A few weeks ago, Andrew Wilder of the Eating Rules blog asked me if I wanted to help build a cooking oil comparison chart that would help people make sense of the wide array of choices. The topic of cooking oils is one I am very passionate about, so I gladly jumped at the chance.
The chart — a real visual treat! — can be downloaded here, but I encourage you to read this blog post first, as it explains the science behind the results (and contains some very important FYIs).
- Partially hydrogenated oils (aka “trans fats”) are the epitome of cardiovascular horror, so their presence (i..e: in shortening) resulted in a severe penalty.
- Oils high in polyunsaturated omega-6 fatty acids also scored very low. For more information on the problematic health aspects of oils high in omega 6, please see this post. I also highly recommend you read this post, which explains why I am concerned with omega 6 levels in oils, but not in whole foods.
- Oils high in polyunsaturated omega-3 fatty acids are very heat-sensitive, so refined varieties are best avoided, as the processing exposes them to very high temperatures. This is why refined walnut oil scores lower than cold-pressed flax oil.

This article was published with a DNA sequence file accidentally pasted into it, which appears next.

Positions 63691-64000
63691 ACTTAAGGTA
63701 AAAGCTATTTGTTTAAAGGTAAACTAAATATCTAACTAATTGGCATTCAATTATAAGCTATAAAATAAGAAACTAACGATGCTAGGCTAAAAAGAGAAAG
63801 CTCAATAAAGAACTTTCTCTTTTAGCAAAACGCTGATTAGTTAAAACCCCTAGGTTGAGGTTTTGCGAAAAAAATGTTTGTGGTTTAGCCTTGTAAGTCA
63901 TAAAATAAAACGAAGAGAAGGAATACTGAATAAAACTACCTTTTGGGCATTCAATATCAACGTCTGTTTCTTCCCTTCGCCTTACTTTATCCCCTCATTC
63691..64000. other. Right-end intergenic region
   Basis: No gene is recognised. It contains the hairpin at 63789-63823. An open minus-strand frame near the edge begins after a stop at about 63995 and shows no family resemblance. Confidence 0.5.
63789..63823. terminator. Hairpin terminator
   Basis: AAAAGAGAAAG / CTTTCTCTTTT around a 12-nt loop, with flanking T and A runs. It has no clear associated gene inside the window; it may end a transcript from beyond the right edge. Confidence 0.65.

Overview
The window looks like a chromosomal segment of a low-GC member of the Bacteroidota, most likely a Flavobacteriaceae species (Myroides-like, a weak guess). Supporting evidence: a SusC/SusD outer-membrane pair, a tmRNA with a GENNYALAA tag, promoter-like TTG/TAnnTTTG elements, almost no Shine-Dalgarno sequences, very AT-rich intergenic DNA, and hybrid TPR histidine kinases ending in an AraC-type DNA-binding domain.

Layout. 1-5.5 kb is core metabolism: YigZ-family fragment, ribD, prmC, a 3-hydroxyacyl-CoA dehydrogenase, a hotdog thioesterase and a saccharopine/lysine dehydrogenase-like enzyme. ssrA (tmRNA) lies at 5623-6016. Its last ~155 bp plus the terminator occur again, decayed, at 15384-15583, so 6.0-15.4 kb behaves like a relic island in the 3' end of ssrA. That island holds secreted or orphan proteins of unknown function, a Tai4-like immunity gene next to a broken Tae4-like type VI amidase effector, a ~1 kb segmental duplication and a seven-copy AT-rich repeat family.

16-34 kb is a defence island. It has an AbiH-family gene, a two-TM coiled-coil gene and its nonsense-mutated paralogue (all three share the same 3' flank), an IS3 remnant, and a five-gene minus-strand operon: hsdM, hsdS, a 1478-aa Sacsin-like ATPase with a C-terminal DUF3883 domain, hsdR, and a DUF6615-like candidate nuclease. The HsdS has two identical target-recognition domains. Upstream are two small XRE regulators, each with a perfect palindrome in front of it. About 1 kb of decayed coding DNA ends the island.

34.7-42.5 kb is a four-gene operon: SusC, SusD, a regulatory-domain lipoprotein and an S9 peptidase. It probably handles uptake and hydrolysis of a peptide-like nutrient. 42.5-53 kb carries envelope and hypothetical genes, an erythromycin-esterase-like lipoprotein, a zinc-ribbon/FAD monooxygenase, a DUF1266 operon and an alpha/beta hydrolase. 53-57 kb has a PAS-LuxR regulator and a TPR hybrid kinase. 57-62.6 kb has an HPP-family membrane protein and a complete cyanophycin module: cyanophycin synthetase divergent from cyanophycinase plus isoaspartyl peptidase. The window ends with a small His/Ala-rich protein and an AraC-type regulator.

- All saturated fats are not created equal! Unrefined coconut oil’s saturated fatty acids provide cardiovascular benefits.
- Monounsaturated fats are heart-healthy (they increase HDL cholesterol), so their presence in an oil is a point-scorer.
- Oleic acid is a monounsaturated fat. Hence, a “high-oleic” version of an oil is significantly higher in monounsaturated fats (and thereby also lower in polyunsaturated omega-6 fatty acids).
- As healthful as some oils can be, it’s highly desirable to get a substantial percentage of your dietary fats from whole foods. Avocados, for example, offer much more than monounsaturated fats. They are also a wonderful source of vitamin C, potassium, vitamin K, and fiber — all of which are absent in the extracted oil.
- Many pesticides are fat-soluble, which means they are stored in a plant’s fatty acids. Whenever possible, purchase organic oils.
- When oils are refined, they undergo a variety of chemical processes, including deodorizing, bleaching, and anti-foaming. See bullet point #7 of this post for more information.
- By the way, this chart isn’t just handy for cooking — it’s also great for label reading. Not surprisingly, the lowest-scoring oils on this chart are ubiquitous in many processed foods.
- All oils contain a variety of fatty acids. Focus on the prominent ones.
With that said, head on over to Eating Rules and download the handy dandy cooking oil comparison chart!
Many thanks to Andrew for reaching out to me with the idea!